The Drug War is also laid bare as the fraud that it is; 4,000 Americans died in Iraq from 2003 to 2010, and 13,000 Mexicans died in the drug battles of that country in 2010 alone. Although Steyn doesn’t get too much into it, he touches on the facts that the United States has concentrated on reducing supply and transport of drugs in foreign countries, rather than on the demand in the United States, and that it has endlessly taken the dragnet through the ghettoes rather than through the middle-class university students and young white-collar urban youth. The emphasis has been on imprisonment rather than treatment, and it is not credible that the greatest military power in the world could not control its own borders if it was serious. While this is not a particular focus, the War on Drugs is a sinkhole of corruption and hypocrisy, as is much of the rest of the American legal system.
Despite his many concerns about the future of the West, Steyn is not throwing in the towel. He believes that if the productive forces roll back government, regulation, and the more cynical and undeserved entitlements, America “can rediscover the animating principles of the American idea—of limited government, a self-reliant citizenry, and the opportunities to exploit [their] talents to the fullest-or join most of the rest of the world in permanent decline.”
After America also discusses the under-emphasis on the shell game being played by the Federal Reserve. Some 70 percent of treasury bonds have been issued to cover the immense annual federal deficits that the author rightly decries and sees as, effectively, additions to the money supply and blasts of time-delayed inflation. The Chinese don’t finance U.S. public debt any more. My only differences with the case the book makes are that I think the deficits could be stopped relatively easily by raising consumption taxes on nonessential spending and transactions while reducing income taxes.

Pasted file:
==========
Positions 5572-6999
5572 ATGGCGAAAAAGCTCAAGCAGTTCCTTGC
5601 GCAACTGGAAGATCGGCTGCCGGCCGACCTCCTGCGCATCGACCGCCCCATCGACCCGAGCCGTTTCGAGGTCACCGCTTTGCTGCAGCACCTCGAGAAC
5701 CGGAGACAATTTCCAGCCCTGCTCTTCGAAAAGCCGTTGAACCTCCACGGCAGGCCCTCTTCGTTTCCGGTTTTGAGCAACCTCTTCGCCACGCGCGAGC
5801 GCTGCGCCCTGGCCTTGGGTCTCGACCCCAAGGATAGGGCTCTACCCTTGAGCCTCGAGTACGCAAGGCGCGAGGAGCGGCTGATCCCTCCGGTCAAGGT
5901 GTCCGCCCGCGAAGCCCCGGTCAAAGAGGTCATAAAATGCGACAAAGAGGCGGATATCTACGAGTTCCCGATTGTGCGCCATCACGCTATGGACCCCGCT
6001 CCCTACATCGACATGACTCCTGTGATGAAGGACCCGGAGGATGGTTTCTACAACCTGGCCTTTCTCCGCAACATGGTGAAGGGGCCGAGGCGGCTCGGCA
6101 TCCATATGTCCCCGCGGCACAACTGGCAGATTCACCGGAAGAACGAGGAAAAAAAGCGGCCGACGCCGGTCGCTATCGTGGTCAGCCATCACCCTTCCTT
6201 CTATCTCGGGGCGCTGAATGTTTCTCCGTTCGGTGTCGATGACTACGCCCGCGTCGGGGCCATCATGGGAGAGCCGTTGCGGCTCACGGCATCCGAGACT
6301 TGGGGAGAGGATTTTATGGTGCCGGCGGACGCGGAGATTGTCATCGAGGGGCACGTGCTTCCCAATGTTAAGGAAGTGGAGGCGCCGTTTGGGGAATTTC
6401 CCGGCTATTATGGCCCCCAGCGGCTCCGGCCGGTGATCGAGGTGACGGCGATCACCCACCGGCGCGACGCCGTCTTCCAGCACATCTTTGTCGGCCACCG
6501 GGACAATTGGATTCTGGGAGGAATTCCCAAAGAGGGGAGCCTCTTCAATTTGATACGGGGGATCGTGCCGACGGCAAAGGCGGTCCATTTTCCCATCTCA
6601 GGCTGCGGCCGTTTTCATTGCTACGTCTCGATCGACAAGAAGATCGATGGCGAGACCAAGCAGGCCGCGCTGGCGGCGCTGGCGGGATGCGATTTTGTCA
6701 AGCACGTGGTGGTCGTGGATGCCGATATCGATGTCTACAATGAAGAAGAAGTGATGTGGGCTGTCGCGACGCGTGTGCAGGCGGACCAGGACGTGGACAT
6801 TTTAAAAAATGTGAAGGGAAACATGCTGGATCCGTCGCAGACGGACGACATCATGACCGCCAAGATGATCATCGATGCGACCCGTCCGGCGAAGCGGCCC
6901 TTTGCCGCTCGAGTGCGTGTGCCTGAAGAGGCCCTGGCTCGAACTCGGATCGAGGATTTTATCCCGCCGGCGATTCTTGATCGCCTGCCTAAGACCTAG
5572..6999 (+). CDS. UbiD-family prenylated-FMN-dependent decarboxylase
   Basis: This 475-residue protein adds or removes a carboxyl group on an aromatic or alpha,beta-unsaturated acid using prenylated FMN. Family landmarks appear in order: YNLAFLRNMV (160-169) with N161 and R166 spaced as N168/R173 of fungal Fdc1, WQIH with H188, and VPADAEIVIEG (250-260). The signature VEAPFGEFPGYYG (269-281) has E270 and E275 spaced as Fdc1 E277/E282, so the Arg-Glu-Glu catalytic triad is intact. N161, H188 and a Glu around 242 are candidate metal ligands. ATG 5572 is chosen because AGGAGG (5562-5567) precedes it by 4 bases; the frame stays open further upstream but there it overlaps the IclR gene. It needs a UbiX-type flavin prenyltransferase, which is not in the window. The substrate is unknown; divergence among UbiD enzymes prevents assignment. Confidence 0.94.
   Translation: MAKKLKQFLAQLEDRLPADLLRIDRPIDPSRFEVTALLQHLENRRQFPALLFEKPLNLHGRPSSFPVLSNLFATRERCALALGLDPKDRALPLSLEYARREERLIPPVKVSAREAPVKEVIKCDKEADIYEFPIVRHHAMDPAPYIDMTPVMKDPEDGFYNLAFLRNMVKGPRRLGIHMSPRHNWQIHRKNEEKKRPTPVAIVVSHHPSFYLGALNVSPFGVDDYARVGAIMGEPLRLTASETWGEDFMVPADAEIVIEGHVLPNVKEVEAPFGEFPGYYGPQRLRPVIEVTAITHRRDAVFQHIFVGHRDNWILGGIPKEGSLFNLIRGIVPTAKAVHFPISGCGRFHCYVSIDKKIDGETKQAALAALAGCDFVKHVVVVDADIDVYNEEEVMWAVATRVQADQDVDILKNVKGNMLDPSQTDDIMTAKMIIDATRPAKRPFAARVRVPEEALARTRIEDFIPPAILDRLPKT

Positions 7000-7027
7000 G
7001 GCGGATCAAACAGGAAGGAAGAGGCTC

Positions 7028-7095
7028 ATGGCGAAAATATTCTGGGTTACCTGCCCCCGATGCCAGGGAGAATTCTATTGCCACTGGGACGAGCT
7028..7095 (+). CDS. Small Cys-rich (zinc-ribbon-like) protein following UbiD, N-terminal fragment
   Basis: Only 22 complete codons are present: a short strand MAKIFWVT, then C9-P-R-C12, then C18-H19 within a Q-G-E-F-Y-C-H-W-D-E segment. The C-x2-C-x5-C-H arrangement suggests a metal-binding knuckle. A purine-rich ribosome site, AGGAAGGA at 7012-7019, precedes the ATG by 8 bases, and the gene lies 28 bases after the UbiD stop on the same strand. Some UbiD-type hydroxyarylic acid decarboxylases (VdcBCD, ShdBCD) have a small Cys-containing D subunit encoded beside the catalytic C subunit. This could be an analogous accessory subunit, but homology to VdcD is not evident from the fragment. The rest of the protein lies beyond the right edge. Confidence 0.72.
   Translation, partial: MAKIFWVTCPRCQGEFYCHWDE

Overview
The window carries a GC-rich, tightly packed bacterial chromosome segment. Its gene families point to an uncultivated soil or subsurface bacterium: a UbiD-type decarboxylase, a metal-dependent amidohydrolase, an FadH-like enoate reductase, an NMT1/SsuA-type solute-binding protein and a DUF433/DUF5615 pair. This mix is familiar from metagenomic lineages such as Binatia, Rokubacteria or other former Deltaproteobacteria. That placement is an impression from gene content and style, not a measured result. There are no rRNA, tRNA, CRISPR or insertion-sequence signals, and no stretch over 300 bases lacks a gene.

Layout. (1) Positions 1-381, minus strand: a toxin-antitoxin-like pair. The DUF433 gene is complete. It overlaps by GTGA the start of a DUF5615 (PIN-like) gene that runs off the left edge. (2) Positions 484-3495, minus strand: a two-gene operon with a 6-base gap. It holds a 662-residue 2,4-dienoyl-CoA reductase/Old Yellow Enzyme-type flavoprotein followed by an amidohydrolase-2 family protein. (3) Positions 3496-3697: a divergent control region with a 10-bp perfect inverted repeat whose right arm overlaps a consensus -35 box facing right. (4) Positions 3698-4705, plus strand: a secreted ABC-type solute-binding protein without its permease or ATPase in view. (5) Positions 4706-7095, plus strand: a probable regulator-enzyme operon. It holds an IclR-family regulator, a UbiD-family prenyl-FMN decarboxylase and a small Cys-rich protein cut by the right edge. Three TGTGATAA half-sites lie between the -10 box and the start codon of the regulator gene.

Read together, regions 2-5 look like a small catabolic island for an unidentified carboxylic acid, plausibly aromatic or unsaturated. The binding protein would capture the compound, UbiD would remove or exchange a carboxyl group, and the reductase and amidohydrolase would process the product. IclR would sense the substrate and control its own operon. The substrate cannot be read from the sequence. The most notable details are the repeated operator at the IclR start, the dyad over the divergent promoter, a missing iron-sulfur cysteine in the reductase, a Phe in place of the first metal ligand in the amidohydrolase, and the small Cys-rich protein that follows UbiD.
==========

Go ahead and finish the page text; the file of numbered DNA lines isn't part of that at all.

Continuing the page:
I’m also not as convinced as Steyn seems to be that China, much less Russia and the militant Islamists, will be in any position to challenge American leadership in the near future. Russia, as the author elsewhere implies, is an alcoholic, demographically shrivelling basket case; the militant Islamists are a terrible nuisance, but they have neither the geostrategic mass or the possible mystique to mount a serious global challenge. China is a great power, but its system is even more corrupt than that of the United States. It is still largely a command economy, has no reliable institutions, and not a single economic number it publishes can be believed. It also still has many hundreds of millions of backward peasants, and almost no system of general social services. China has been a strongly performing developing economy, but talk of world leadership is greatly exaggerated.
But these are minor cavils. After America is an almost unputdownable book by a brilliant author, and every significant part of its disconcerting message is true.
1 After America, by Mark Steyn; Regnery Press, 400 pages, $29.95.
This article originally appeared in The New Criterion, Volume 30 October 2011, on page 66
Copyright © 2013 The New Criterion | www.newcriterion.comhttp://www.newcriterion.com/articles.cfm/Found-wanting-7189